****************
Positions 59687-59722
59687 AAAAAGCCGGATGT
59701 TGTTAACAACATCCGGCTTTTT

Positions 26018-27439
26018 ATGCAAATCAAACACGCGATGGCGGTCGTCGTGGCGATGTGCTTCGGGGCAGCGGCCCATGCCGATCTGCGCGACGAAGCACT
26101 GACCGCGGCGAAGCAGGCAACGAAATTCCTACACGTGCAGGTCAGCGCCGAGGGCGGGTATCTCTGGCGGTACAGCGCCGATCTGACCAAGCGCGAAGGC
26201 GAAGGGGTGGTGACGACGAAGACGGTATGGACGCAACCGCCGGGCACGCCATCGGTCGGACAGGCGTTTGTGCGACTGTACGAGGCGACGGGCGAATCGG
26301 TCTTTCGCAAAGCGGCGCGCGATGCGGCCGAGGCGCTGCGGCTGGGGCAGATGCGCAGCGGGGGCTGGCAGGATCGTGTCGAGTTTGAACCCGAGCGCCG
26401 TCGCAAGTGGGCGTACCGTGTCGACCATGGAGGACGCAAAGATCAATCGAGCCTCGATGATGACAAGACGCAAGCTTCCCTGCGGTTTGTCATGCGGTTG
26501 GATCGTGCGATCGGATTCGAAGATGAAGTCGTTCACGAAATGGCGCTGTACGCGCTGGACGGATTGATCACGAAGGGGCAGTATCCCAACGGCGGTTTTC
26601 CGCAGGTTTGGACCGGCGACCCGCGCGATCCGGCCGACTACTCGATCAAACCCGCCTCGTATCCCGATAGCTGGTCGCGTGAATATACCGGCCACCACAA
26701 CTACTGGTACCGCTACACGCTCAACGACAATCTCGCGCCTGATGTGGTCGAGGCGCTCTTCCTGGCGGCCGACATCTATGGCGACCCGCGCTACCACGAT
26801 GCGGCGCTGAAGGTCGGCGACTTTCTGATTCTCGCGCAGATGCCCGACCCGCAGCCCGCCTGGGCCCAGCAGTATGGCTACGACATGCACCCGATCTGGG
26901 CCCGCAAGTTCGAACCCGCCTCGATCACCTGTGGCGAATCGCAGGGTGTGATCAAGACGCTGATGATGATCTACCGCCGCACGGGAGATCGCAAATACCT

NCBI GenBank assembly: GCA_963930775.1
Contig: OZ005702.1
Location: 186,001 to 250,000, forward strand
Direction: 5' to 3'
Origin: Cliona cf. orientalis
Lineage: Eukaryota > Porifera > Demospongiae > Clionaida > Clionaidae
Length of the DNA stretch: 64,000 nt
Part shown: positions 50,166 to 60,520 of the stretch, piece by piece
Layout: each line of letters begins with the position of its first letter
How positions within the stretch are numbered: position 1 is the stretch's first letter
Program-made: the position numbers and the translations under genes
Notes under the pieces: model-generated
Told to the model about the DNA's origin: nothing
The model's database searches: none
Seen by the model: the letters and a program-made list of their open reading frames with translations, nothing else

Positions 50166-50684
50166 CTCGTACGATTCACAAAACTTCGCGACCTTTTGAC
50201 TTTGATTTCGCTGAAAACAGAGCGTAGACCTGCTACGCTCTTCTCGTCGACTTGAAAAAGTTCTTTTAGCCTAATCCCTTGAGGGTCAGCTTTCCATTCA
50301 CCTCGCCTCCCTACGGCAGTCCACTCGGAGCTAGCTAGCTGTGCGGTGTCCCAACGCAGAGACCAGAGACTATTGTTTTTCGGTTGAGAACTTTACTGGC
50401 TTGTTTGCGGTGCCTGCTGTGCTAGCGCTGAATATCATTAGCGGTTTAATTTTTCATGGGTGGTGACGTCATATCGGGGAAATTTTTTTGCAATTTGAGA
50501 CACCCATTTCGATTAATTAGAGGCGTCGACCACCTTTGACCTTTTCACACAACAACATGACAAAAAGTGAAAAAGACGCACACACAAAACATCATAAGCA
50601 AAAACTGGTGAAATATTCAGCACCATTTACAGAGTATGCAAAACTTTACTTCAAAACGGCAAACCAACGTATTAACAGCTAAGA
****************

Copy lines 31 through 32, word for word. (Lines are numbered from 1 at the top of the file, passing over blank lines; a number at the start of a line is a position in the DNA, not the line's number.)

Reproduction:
50166 CTCGTACGATTCACAAAACTTCGCGACCTTTTGAC
50201 TTTGATTTCGCTGAAAACAGAGCGTAGACCTGCTACGCTCTTCTCGTCGACTTGAAAAAGTTCTTTTAGCCTAATCCCTTGAGGGTCAGCTTTCCATTCA